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Challenges to implementing new hotel technologies

Challenges to implementing new hotel technologies
Implementing new hotel technology comes with its challenges. While hoteliers want to modernize and ensure guests are satisfied with their in-house experience, budget, security and interoperability with other systems are still obstacles to adoption.

Overcoming the cost concern

Funding for hotel technology is still often a challenge for hotel operators when wanting to implement new technology, regardless of the cost saving potential. A survey by Expedia of over 1,200 hoteliers found that chain hotels are almost twice as likely to prioritize technology investment over small independent hotels. Still, a report by Hospitality Technology found that only 54 percent of the hotels surveyed planned to increase their technology budget in 2019.

Robert Stevenson, CEO of Intelity said his company addresses the budget problem by providing a broad guest and operations platform, which helps keep costs low versus purchasing many discrete systems. Its platform also delivers on only what a particular property needs, be that improved mobility, in-room technologies or back of house improvements. “Many of these technologies drive immediate efficiency gains that pay for themselves,” he said.

Resistance to change

Resistance to change is another hurdle that hotel management and ownership often face, according to Brian Shedd, VP of Global Sales and Marketing at OpenKey. “Many hotel general managers are slow to embrace new technology that requires re-thinking how things are done at the property. Many hotel staff are resistant to new technology that changes the way they do things, even when that includes eliminating things they really don’t like doing,” he said.

Many hotel operators face resistance from associations and unions that rely on hotel employees to pay membership dues, which happens when attempting to deploy technology that reduces staffing.

“OpenKey works with hotel operators to help train staff on how mobile keyless entry can allow them to focus on aspects of their jobs that improve the guest experience while allowing technology to handle tasks that don’t require human interaction,” Shedd said.

Fighting against fraud and security concerns

Fraud is also a concern, especially when deploying self-check-in options. “Fraud can hurt a hotel’s bottom line through chargebacks, unnecessary housekeeping costs, missed bookings from actual customers, and of course the reputational damage to the hotel’s brand,” explained Nicole Dehler, VP of Product Management at StayNTouch, a Shiji Group Brand.
 
Nicole Dehler, VP, Product
Management, StayNTouch,
a Shiji Group Brand

Dehler noted that many hotel operators have a mistaken view that self-check-in increases the likelihood of fraud because an attendant isn’t physically present to verify the credit card and ID. However, modern self-check-in systems can use advanced facial recognition to scan IDs and check them against international databases for validity.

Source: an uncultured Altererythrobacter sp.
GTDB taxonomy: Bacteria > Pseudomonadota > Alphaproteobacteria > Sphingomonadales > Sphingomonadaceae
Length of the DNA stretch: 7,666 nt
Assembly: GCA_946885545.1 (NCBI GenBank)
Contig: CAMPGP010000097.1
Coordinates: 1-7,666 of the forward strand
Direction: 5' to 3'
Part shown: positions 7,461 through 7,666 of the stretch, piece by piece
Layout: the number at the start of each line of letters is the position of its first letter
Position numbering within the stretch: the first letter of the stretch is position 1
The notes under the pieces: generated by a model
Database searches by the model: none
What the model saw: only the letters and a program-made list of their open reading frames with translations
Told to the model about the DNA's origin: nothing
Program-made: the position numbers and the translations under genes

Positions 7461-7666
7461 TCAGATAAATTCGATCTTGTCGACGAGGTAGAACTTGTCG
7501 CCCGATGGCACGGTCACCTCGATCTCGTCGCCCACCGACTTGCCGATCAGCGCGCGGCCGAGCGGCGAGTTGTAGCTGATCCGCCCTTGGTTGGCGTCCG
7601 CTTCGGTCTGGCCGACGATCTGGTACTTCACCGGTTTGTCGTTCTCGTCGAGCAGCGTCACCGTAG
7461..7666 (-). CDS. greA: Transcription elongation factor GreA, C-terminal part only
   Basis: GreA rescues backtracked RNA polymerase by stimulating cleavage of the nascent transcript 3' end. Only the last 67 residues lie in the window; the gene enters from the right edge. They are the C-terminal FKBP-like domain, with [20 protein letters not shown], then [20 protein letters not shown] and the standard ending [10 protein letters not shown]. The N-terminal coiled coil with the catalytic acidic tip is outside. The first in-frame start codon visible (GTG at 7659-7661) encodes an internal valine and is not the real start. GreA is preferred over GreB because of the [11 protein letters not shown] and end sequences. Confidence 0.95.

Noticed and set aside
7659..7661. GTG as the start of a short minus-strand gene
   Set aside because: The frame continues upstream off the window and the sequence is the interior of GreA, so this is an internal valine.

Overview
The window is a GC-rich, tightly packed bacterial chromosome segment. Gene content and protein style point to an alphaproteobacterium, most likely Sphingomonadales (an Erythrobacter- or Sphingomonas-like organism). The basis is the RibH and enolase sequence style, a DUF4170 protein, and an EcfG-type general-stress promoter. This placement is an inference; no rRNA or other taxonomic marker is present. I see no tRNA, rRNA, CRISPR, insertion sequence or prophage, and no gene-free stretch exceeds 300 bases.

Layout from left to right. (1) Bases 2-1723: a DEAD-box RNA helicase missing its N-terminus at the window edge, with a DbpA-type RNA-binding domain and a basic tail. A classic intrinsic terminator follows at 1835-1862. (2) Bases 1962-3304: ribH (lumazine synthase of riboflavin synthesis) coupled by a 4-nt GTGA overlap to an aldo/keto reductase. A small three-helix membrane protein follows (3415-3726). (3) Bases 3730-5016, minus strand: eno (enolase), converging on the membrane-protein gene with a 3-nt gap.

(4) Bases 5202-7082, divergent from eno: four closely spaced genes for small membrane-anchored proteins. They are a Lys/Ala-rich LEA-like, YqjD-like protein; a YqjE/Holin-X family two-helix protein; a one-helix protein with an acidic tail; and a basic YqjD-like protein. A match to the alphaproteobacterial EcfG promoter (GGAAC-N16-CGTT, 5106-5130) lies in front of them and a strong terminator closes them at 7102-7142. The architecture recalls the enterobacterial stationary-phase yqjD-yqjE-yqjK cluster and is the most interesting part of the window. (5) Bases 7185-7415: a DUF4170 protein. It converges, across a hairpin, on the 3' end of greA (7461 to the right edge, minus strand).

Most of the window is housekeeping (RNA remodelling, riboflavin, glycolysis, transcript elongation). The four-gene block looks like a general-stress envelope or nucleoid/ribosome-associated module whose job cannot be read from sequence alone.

“With the modern integrations of payment processors, automated check-ins are as seamless and secure as assisted ones. Today, hoteliers can provide their guests with services that are secure and convenient, allowing guests to choose how they prefer to interact with the hotel,” she said.

Guest safety and data security are also concerns for hotels adopting a more staff-less approach. According to Shedd, with the proliferation of data hacking today, hotel technology platforms should collect as little guest data as possible to deliver the required outcome. “Any guest data collected should either be deleted immediately after the stay is completed or stored in a data repository with enterprise-grade security to keep it secure.”

Ensuring systems can work together

Another major challenge is ensuring that the property’s tech stack is comprised of complementary systems that integrate with each other. The technology must be able to work seamlessly every time.

“Glitchy hotel technology will result in guests going elsewhere out of frustration,” Shedd said. He used the Henn na Hotel in Japan as an example — the hotel famously “fired” half of its robot workforce for “sucking at their jobs.”

Dehler also emphasized that hoteliers must insist on platforms with a truly open API. “Hotels require a myriad of technological systems to run successfully, including PMS, CRS, channel manager, RMS, CRM, POS and payment integration systems (among others). All of these platforms must interact seamlessly in order to maximize operational efficiencies, and provide a truly personalized guest experience,” she said.

She added that integrated systems are better able to collect and share important guest data, leading to more robust and nuanced guest profiles, more targeted guest messaging, and ultimately a more personalized guest journey.
 


Product Adopted:
Hospitality


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